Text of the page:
Beaumont Transit workers authorize strike, reject contract offer

Beaumont Transit management said additional funding requested is not within the approved budget

BEAUMONT, Texas — In a response sent to 12NewsNow from the First Transit’s subsidiary, Transit Management of Beaumont, management said that they manage transit operations within the contractual agreement executed with the city.

That does not include setting the budget.

"The additional funding request by ATU 1031, right now at more than $1 million, is not within the approved budget issued from the City of Beaumont and used by First Transit, Transit Management of Beaumont," Beaumont Transit management said.

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Management said that the City of Beaumont is responsible for the financials, capital and budget for the Beaumont Municipal Transit System, including all funding requests above the budgeted amount set for the current fiscal year, ending on Sept. 30, 2021.

Also that as the owner of the budget and funding for the Beaumont Municipal Transit System, the City of Beaumont is responsible on how any CARES Act funding is allocated.

Transit management said they have met with the union, Alma gated Transit Union Local 1031, almost ten times since October 2020, the start date of the transit management contract with the City of Beaumont.

After the December 2021 proposal, Transit management said they agreed to additional terms and were continuing to negotiate in good faith without knowledge that ATU 1031 was asking members to vote.

Beaumont Transit workers represented by Amalgamated Transit Union Local 1031 said that after after Transit Management of Beaumont First Transit walked away from the negotiations table, they unanimously voted to reject the employer’s final offer and authorized union leadership to call a strike if necessary.

Local 1031, including bus operators, mechanics and cleaners, said prior to the vote, Transit Management of Beaumont First Transit also refused to set any additional dates for negotiations.

This negotiation attempt comes after the Union for Beaumont Transit workers called city buses 'unfit for service' amid safety concerns.

The union said it has been complaining about this issue for two years. 

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“We have been going to the table with Transit Management of Beaumont First Transit for almost nine months, asking for a fair contract only to get told time and time again that they have nothing to offer us,” Arlon Jackson, Amalgamated Transit Union Local 1031 president and business agent, said. “Our members have been coming to work faithfully under terrible working conditions only to continue to be treated as if they and their families don’t matter.”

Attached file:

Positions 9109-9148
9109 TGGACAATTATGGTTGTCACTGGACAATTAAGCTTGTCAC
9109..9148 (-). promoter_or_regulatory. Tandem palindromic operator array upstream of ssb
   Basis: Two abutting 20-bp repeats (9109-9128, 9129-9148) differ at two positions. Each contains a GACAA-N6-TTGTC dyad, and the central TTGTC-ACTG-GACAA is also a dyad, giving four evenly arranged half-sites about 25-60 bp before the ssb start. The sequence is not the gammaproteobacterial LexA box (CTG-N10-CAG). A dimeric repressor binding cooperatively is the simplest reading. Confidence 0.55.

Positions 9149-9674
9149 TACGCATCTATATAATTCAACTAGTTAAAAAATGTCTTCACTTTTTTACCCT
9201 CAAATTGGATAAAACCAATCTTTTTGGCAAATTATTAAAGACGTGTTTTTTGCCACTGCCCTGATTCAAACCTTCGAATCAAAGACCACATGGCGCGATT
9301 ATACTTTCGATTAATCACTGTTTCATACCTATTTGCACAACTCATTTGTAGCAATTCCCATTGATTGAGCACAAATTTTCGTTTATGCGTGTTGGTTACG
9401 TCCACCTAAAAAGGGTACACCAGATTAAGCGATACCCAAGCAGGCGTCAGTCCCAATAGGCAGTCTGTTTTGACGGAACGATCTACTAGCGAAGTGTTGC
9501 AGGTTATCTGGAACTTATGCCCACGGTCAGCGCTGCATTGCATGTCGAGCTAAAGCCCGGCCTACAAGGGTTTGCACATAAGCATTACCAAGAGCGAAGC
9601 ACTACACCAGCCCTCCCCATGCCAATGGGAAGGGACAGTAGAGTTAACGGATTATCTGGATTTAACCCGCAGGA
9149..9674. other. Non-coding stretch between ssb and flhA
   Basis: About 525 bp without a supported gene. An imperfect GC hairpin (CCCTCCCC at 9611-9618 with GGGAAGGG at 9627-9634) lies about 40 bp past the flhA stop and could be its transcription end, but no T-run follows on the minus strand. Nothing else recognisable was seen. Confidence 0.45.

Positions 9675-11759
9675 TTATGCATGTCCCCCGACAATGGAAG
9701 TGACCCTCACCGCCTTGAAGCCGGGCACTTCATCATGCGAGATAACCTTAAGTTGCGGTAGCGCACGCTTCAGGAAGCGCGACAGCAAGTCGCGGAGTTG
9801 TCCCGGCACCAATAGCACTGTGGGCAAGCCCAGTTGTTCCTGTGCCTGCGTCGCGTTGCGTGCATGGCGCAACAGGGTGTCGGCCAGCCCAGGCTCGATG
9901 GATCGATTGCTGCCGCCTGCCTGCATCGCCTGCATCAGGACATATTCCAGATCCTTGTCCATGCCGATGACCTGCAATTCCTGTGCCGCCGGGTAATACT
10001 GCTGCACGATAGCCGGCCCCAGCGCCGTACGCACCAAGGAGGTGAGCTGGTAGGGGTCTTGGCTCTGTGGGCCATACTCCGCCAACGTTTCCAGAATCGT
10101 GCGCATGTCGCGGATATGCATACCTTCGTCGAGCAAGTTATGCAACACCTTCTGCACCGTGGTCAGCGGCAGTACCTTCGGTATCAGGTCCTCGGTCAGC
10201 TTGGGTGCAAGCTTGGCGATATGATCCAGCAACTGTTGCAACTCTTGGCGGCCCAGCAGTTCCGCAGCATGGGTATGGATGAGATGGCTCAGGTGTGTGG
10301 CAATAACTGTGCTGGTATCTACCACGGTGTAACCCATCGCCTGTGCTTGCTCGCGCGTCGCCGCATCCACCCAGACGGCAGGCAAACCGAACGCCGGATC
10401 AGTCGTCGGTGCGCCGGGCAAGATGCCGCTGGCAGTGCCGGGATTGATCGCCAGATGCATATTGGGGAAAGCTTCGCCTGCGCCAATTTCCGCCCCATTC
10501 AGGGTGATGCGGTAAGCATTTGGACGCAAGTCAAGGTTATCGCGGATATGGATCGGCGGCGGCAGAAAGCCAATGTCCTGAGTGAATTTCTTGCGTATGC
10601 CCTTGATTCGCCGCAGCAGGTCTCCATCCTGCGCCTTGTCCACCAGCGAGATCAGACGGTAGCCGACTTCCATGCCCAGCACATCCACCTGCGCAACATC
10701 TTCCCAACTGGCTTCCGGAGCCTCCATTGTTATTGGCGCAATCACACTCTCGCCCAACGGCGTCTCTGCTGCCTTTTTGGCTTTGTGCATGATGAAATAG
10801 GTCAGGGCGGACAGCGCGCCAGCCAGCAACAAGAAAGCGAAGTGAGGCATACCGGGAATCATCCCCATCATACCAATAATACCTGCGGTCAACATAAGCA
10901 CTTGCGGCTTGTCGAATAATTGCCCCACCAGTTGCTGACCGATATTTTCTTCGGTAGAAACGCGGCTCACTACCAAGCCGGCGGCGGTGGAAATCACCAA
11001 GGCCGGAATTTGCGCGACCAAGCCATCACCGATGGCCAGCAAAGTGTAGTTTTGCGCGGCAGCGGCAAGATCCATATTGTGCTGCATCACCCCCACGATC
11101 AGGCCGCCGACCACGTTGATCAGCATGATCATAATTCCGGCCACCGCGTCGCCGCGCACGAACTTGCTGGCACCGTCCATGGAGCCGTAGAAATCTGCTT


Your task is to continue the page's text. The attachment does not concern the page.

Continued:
Jackson said that Transit Management of Beaumont First Transit and the City of Beaumont’s lack of respect for the workers has united the workforce and set the stage for a potential strike.

Sixty nine percent of eligible voters turned out, and 100 percent voted against the offer and in favor of authorizing a strike.

Beaumont City Council awarded First Transit, a private multinational corporation, the contract to manage the system back in October 2020.

“The Union has tried going to Beaumont City Council to get assistance during the contract dispute, but the buck continues to be passed,” Jackson said. “When we proved that this company cuts corners on safety, with 89 percent of buses unfit for service, the city remained silent.

“When we delivered a petition to Kyle Hayes signed by nearly 300 Beaumont residents supporting our request for a fair contract, the city remained silent. As the saying goes, ‘If you are neutral in situations of injustice, you have chosen the side of the oppressor.’”

 Jackson said that the Union is in no rush to disrupt service, but the vote grants union leaders the authority to do so when necessary.

“The last thing we want to do is impact our riders,” Jackson said. “However, if that’s what we have to do to get city leaders to stop treating us like dirt, we are prepared to do so.”

ATU played a key role in helping the City of Beaumont to secure grants worth $6.2 million for the CARES ACT and an additional $670 thousand from the American Rescue Plan Act, for which the leaders of ATU International lobbied in Congress.

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